Minimum Dh10,000 income must for a Filipino in UAE to sponsor a family member’s visit.
Filipinos in the UAE are concerned after the minimum salary required to acquire an Affidavit of Support and Guarantee (AoS), an attested letter issued to Filipino tourists as a proof, was raised from Dh3,500 to Dh10,000 with effect from August 24. Photo for illustrative purpose only.
Dubai/ Abu Dhabi: Filipino expats have expressed their concerns after the salary threshold for securing a supplementary travel document mandated by Philippines Immigration for a Filipino to bring a family member over to the UAE has been revised.
The minimum salary required to acquire an Affidavit of Support and Guarantee (AoS), an attested letter issued to Filipino tourists as a proof that they have the support of their family during their stay in the UAE, was raised from Dh3,500 to Dh10,000 with effect from August 24, 2020.
The AoS is presented to Philippines immigration officials before travellers can fly to the UAE. It is, however, not required by UAE immigration authorities upon entry to the country.
The Philippines missions in the UAE announced the new requirements for AoS on their website.
Gulf News had reached out to the Philippines Embassy in Abu Dhabi and the Philippines Consulate in Dubai for more clarifications, but did not get comments on the revised rule.
According to the revised policy, a Filipino residing in the UAE can execute an affidavit to sponsor a relative only within the first and second degree of consanguinity or affinity.
Aside from the proof of relationship, an expat who is single must show proof of having a Dh10,000 monthly income before he or she can sponsor a relative to visit the UAE.
Married couples or a family of two (either husband and wife or single parent and child) should have a combined income of Dh14,000; while a family of four (either a husband and wife with two children or a single parent with three children) should have a total income of Dh18,000.
The AoS stipulates that a Filipino sponsor is “gainfully employed or engaged in business” and holder of a valid UAE residence visa.
Other documentary requirements include sponsor’s employment contract duly issued by the Ministry of Human Resources and Emiratisation or employment contract verified by the Philippines Overseas Labour Office showing monthly income and salary pay slip issued during the last six months.
The Filipino sponsor should also submit a tenancy contract from the municipality under his/her name; or if tenancy contract is not under the name of the sponsor, a hotel booking duly stamped by the hotel or travel agency is needed.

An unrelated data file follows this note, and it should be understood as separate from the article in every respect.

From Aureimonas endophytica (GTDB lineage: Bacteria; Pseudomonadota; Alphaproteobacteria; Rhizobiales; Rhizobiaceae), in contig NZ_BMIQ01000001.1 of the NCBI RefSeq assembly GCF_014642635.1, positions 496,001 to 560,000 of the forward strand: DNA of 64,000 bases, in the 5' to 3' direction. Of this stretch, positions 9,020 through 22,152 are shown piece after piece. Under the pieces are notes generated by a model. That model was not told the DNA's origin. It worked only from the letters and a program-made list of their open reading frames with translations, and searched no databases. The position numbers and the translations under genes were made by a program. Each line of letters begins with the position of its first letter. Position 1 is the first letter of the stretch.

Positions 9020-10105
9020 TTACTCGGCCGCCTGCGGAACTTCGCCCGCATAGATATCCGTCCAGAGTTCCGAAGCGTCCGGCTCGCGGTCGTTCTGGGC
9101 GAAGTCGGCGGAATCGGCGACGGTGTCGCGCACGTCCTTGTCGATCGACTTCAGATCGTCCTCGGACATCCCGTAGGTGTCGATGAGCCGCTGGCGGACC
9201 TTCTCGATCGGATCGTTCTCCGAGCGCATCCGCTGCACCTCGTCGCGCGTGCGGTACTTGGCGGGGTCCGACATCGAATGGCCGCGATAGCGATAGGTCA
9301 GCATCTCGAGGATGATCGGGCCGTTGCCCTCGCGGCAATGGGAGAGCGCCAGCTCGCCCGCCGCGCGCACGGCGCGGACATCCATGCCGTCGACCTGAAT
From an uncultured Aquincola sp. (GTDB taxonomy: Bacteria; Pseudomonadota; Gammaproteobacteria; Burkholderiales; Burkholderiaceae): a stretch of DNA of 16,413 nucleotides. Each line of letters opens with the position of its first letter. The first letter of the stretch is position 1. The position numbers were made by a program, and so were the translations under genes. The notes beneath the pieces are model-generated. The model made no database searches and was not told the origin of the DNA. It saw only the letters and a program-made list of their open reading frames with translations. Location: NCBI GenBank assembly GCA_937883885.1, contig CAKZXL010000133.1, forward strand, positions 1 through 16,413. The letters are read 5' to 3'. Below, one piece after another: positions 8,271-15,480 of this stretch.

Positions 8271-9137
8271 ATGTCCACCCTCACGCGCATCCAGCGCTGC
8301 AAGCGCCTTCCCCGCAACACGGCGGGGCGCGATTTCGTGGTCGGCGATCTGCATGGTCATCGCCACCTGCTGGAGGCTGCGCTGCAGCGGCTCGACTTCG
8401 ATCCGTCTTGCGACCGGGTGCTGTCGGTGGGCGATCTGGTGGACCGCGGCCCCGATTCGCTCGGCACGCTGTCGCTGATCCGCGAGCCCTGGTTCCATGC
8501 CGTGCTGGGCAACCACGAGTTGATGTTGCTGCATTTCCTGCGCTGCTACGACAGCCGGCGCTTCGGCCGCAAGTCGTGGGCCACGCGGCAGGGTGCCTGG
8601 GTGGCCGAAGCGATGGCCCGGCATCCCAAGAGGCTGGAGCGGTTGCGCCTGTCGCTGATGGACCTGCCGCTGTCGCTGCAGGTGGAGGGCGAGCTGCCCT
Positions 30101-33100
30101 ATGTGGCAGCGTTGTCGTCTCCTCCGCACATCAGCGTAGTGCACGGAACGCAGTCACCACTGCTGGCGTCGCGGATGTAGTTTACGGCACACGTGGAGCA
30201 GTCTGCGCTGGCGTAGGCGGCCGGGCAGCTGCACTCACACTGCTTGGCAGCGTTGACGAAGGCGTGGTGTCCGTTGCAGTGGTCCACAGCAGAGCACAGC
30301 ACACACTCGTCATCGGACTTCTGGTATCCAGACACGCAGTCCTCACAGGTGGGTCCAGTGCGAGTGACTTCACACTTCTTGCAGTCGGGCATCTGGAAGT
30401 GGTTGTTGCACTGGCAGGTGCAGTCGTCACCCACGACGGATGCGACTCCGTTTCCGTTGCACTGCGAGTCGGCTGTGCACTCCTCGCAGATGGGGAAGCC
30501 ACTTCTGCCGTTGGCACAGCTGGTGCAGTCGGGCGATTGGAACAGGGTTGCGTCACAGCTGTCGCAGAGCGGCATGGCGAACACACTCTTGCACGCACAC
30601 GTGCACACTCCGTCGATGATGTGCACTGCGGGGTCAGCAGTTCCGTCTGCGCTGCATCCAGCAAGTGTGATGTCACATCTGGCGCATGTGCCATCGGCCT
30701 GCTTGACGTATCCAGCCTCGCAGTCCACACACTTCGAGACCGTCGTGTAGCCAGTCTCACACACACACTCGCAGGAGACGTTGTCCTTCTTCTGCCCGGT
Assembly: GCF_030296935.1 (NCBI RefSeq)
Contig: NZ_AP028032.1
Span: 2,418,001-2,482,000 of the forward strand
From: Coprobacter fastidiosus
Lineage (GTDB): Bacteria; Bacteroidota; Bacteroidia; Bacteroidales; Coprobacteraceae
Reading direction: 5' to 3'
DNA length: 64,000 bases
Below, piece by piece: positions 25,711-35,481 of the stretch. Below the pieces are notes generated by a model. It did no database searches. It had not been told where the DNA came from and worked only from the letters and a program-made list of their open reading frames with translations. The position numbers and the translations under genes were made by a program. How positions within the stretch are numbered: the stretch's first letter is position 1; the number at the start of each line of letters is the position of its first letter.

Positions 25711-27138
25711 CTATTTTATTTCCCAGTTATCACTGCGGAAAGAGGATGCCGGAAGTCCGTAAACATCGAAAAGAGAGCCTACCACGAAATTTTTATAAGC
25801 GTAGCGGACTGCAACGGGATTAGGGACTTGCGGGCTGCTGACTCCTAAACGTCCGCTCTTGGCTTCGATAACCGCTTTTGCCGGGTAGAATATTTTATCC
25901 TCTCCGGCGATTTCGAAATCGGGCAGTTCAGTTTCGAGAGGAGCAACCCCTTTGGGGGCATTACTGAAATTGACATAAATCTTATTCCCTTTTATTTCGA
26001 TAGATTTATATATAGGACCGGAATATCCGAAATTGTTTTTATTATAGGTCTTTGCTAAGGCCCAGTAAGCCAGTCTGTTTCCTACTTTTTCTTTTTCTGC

What is AoS?
The document was introduced in 2002 by Philippines authorities to curb human trafficking. But it has been removed and reinstated several times following allegations of falsification and redundancy.
As per the AoS, a Filipino expat who is planning to bring a family member to the UAE is tendering a “guarantee that (he/she) shall provide all financial support to pay for the food, accommodation and travel, including airfare for the return journey, medication and hospitalisation and other expenses, debts and obligations incurred including but not limited to immigration fines and penalties of the (visitor).”
Moreover, the AoS is a “guarantee that the (visitor) is visiting the UAE entirely for tourism and recreational purposes and is not visiting the UAE for (1) employment (2) seek employment (3) to transit via the UAE to another country where deployment of Filipino nationals is restricted or where deployment requires clearance or endorsement of relevant government departments and agencies in the Philippines.”
According to Sid Rivera, marketing manager at Al Qadi Tourism in Dubai, Philippines immigration officials routinely check the AoS of anyone travelling to the UAE. “But based on our experience, if you travel with a family member who is a UAE resident or you travel as a family, you need not show the AoS, which would cost the sponsor around Dh100,” he noted.
Rivera said they facilitate tourist visas for those who don’t have relatives in the UAE and those who earn less than Dh10,000. “Visitors like doctors and lawyers can travel even without AoS,” he added.
Speaking to Gulf News, Barney Almazar, director at the corporate-commercial department of Gulf Law and an expert on Filipino migration, said that “the AoS is an infringement on a Filipino’s right to travel”.
“The only valid requirements to travel outside Philippines are passport and visa. It is up to the host country if they need proof that you have capacity to travel — like the United States does, which is very strict when it comes to issuing a visa,” Almazar pointed out.
Malou Prado, managing director of MPQ Travel & Tourism, said the revised requirement for AoS would affect her business.
“The salary requirement is very high and not many Filipinos will qualify for the threshold,” said Malou, adding: “But I also understand why our officials implemented it (AoS). Some Filipinos come here not for tourism, but to look for jobs and if they fail to find one, they would end up being stranded and it would become the responsibility of the Philippines government to bring them home.
“But my business will definitely be affected as 90 per cent of my clients are Filipinos. So, I hope it (AoS) will be removed,” she added.
Meanwhile, Filipino expat Carlo Santos, who works as an office clerk, said: “Based on my salary, which is Dh5,000, I’m qualified to sponsor my wife who is in the Philippines, but the stipulation for AoS has now made it difficult for me to bring her over.”
credit source: gulfnews.com